How%20to%20Change%20Behavior%20to%20Improve%20Maternal%20and%20Neonatal%20Health%20in%20Rural%20Areas%20of%20Latin%20America

Technical Notes

How to Change Behavior to Improve Maternal and Neonatal Health in Rural Areas of Latin America


CODE: IDB-TN-1071
AUTHOR(s): García Prado, Ariadna
PUBLISHED: December 2016
LANGUAGE: English
RELATED TOPICS: Poverty Reduction and Labor
DOWNLOAD FILE IN: English Spanish

Abstract:

The objective of this paper is to review the most relevant, recent and rigorous literature on strategies to promote changes in demand for maternal and neonatal health services in rural areas of Latin America and to identify the strategies with most impact and lowest cost. The evidence shows that: i) covering direct expenses increases the use of prenatal care and institutional delivery and appears to be costeffective; ii) community interventions have positive impacts on indicators related to social norms (contraceptive use and institutional delivery); iii) monetary incentives have moderate impacts on use of prenatal care but lead to very few changes in institutional delivery or contraceptive use, while non-monetary incentives do increase institutional delivery at a much lower cost; iv) sending reminders to women could increase the use of prenatal and postpartum visits in a cost-effective way; and v) postpartum and puerperium visits need to be promoted.

Related Research by JEL Codes:
(or click here to find research by JEL Codes)
  • Do Non-Monetary Prices Target the Poor? Evidence from a Field Experiment in India
    Working Papers
    IDB-WP-725 - September 2016

    This paper uses willingness to pay (WTP) data from a field experiment in Hyderabad, India in 2013 to determine whether non-monetary prices better target health products to the poor than monetary prices. Monetary WTP is increasing in income and non-monetary WTP is weakly decreasing in income. Household fixed effects in a pooled sample of monetary WTP and non-monetary WTP are used to compare th ... (View publication)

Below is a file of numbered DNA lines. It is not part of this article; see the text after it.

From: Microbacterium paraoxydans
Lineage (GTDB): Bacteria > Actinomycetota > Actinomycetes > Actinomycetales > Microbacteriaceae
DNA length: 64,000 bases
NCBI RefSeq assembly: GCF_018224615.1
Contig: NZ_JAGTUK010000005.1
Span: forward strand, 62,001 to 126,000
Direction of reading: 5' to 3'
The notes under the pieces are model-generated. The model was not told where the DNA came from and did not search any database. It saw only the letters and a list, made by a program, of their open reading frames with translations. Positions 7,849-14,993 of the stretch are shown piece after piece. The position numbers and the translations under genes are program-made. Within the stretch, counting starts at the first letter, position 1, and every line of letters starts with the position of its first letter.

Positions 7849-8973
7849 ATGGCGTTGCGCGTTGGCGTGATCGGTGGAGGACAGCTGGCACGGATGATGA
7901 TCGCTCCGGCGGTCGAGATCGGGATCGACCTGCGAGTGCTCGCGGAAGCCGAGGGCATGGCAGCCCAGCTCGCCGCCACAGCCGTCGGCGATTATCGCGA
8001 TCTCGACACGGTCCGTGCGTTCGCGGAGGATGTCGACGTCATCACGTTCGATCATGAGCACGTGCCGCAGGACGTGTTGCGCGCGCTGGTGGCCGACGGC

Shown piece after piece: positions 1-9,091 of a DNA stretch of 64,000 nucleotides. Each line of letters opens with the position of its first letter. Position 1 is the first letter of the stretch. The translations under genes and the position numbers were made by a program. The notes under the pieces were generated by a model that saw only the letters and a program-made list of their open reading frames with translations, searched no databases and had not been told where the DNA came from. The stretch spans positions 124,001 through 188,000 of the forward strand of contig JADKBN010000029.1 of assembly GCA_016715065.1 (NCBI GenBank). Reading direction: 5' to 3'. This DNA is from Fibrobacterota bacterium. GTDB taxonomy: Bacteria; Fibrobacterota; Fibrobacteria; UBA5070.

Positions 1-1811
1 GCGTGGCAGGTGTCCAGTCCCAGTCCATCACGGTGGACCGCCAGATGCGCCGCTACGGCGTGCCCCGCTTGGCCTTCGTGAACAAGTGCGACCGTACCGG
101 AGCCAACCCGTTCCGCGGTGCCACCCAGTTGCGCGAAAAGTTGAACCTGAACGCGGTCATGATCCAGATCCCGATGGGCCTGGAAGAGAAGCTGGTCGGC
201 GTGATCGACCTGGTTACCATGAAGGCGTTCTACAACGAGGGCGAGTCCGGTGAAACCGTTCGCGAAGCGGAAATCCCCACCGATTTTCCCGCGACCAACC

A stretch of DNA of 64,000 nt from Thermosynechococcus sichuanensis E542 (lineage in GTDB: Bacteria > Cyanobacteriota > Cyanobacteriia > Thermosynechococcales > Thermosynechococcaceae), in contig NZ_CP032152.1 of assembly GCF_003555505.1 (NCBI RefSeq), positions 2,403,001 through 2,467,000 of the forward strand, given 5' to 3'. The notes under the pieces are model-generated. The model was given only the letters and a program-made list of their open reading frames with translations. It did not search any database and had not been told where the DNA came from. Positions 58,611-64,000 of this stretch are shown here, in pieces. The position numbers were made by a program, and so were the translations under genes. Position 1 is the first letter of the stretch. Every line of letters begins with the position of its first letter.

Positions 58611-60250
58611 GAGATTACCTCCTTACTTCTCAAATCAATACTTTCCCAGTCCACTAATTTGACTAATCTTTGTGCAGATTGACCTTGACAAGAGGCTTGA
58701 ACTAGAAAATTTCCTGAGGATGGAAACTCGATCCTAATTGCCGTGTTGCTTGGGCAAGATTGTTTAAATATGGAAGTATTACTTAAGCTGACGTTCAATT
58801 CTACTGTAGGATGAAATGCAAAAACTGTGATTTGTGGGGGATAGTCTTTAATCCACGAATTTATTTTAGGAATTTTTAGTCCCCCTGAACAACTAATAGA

• Climate Change Impacts on Birth Outcomes in Brazil
    Working Papers
    IDB-WP-495 - April 2014

    This paper attempts to identify the climatic effect on birth outcomes in Brazil and, thus, to predict the potential impact of climate change. Panel data models indicate that excess and lack of rainfall have the most important harmful effects on newborns’ health; temperature stresses and low relative humidity also have effects. The use of climate change forecasts for Brazil suggests a possible incr ... (View publication)

  • The Effect of Violence on Birth Outcomes: Evidence from Homicides in Rural Brazil
    Working Papers
    IDB-WP-416 - June 2013

    This paper uses microdata from Brazilian vital statistics natality and mortality data between 2000 and 2010 to estimate the impact of in-utero exposure to local violence -measured by homicide rates- on birth outcomes. Focusing on small communities, where it is more plausible that local homicide rates reflect actual exposure to violence, the analysis shows that exposure to violence during pregnancy ... (View publication)

Hello, Welcome to the IDB!

Please join our mailing list by simply entering your email below.